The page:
Utah Redistricting: Split Lake City

by Jacob Rubashkin December 23, 2021 · 11:42 AM EST

Utah is one of the most Republican states in the union, but it has long had one competitive congressional district centered on Salt Lake City. 

No longer. The new map passed by the Republican state legislature and signed by Gov. Spencer Cox, also a Republican, splits Salt Lake County between all four of the state’s districts and diffuses what little voting power Utah’s Democrats held over the past decade. 

Utah’s redistricting process was not a smooth one. In 2018, voters passed a referendum creating an independent redistricting commission that would take over responsibility for drawing the new congressional map from the state legislature. But the next year, the state legislature effectively neutered the commission via statute, making it advisory and shifting final mapmaking control back to the legislature.

While the commission still produced several maps —  most of which kept a competitive Salt Lake district — the legislature ignored those proposals in favor of its own.

As a result the 4th District becomes much more Republican, foreclosing any Democratic opportunity in the Beehive State. 

Any competition in Utah next year will be for the Republican nominations in districts. Utah has a  hybrid convention-primary system for selecting nominees; if no candidate wins 60 percent at a nominating convention, the top two candidates progress to a primary, and candidates can also qualify directly for the primary by gathering signatures.

1st District
The new 1st is more compact than its predecessor, as it sheds its eastern portions: all of Duchesne, Uintah, and Daggett counties and most of Summit County. To compensate, the district reaches into Salt Lake County’s northeast quadrant. 

As a result, the district becomes more Democratic. Under the old lines it voted for President Donald Trump by 32 points, 63-31 percent. Under the new lines, the district would have voted for Trump by a narrower 19 points, 57-38 percent. But that shift isn’t enough to make freshman Rep. Blake Moore nervous in a general election. In the primary, Moore will face sovereign citizen Alena Erickson but that shouldn’t be much of a contest. Solid Republican.

2nd District
The 2nd is largely unchanged by redistricting. It gave up some Salt Lake County precincts to the 1st and took some other precincts from the 4th, but its partisanship remains nearly identical to the previous iteration. The new district would have voted for Trump, 56-39 percent, while the old district cast its ballots for Trump, 55-40 percent.

Republican Chris Stewart has held this seat since emerging victorious from a raucous nominating convention in 2012. This year he’ll face a challenge from attorney Erin Rider, who has gone after Stewart for his Jan. 6 vote to overturn the results of the 2020 presidential election. Rider will try to gather the 7,000 signatures necessary to force Stewart into a primary.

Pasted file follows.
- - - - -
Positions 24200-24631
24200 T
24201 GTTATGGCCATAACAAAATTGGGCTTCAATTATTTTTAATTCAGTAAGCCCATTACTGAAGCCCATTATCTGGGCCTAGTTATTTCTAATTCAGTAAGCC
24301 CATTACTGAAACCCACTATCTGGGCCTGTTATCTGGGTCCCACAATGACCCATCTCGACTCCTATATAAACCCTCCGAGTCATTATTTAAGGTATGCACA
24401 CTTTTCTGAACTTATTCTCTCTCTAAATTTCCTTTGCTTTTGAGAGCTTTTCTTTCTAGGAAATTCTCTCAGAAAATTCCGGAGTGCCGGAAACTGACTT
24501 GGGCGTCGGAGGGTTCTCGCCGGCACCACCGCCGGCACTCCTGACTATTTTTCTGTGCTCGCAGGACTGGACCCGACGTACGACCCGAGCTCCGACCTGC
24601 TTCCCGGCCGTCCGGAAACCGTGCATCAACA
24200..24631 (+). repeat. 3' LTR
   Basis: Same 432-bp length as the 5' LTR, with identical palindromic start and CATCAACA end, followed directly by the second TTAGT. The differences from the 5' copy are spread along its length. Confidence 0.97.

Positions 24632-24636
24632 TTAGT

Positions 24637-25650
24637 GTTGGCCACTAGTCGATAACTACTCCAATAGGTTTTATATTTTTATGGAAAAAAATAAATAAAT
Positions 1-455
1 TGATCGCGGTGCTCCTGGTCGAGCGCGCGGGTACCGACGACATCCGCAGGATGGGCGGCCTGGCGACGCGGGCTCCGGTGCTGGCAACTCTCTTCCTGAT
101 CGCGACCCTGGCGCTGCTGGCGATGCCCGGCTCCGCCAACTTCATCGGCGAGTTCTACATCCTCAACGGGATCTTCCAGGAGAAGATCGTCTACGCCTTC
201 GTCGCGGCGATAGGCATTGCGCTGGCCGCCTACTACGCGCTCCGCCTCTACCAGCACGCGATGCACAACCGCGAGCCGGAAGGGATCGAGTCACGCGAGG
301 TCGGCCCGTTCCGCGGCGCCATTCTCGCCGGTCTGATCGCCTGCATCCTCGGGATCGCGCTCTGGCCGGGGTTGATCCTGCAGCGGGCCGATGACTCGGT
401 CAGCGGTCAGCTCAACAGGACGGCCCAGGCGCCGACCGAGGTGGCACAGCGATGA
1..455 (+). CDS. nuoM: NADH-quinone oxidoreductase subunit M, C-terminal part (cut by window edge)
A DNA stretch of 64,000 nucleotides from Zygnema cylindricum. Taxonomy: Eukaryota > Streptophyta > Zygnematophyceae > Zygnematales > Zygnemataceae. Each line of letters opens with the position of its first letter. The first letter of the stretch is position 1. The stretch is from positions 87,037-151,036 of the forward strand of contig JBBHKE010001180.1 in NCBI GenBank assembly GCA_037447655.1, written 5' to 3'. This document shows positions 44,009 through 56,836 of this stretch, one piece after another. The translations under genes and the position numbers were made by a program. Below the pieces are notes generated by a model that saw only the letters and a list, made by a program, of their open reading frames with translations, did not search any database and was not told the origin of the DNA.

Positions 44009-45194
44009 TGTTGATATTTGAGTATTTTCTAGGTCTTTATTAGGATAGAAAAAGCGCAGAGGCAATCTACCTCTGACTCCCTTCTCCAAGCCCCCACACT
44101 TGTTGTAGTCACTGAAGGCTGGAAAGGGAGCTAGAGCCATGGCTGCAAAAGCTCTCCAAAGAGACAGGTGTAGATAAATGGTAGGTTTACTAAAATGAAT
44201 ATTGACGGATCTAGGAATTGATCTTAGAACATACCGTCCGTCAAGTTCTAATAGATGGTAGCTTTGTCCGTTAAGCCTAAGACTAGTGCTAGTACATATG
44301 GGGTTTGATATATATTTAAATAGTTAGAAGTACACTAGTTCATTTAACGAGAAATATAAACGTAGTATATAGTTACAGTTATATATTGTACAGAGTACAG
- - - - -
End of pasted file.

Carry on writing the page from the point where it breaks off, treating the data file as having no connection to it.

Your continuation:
Regardless of who emerges, this district is Solid Republican.

3rd District
The 3rd picks up a few more precincts in Salt Lake County from the 4th District, sends the 4th more of Utah County, and collects all of Duchesne, Uintah, Daggett counties and much of Summit County from the 1st District.

On balance, those changes make the 3rd a tad less Republican. The old district voted for Trump by 24 points, 59-35 percent. The new district would have voted for Trump, 57-38 percent. 

Republican John Curtis doesn’t have any primary challengers — yet. The former Provo mayor has been ever-so-slightly more critical of former president Trump than most of his colleagues. He acknowledged Biden as president-elect in early November and publicly contemplated voting to impeach Trump after the Jan. 6 insurrection, though ultimately voted no and instead introduced a resolution to condemn and censure the then-president. He was also one of a few dozen Republicans to vote to create a bipartisan commission to investigate what happened on Jan.  6.

Curtis had $717,000 in the bank on Sept. 30, and if there’s any state where being a Trump-skeptical Republican is an asset rather than a liability, it’s Utah. Solid Republican.

4th District
Rep. Burgess Owens is the big winner of Utah’s redistricting. The former NFL player won one of 2020’s closest elections, edging out Democratic Rep. Ben McAdams by just 3,765 votes — 48-47 percent — as Trump carried the district by 9 points, 52-43 percent.

But the new 4th, which sheds some of its northernmost Democratic Salt Lake City precincts and picks up more of rural, deeply Republican areas in Sanpete and Utah counties, would have voted for Trump by 26 points, 60-34 percent.

That makes it virtually impossible for a Democrat to win, even one as uniquely suited for the area as McAdams, a popular Mormon former mayor who overperformed the top of the ticket by 8 points in 2020, or current Salt Lake County Mayor Jenny Wilson. Had the district been more favorable to Democrats, McAdams may have run again.

But under the new lines, the only danger Owens might face is in a Republican primary. He currently has two primary challengers running as more moderate alternatives: Google people operations officer Jake Hunsaker and public relations consultant Nicholas Huey. Hunsaker had just $60,000 in the bank at the end of September, and Huey entered the race after the latest FEC filing deadline. Owens had a $543,000 war chest on Sept. 30, and while he’s courted controversy in the past he doesn’t appear to be vulnerable at the moment. Either way, this district is Solid Republican.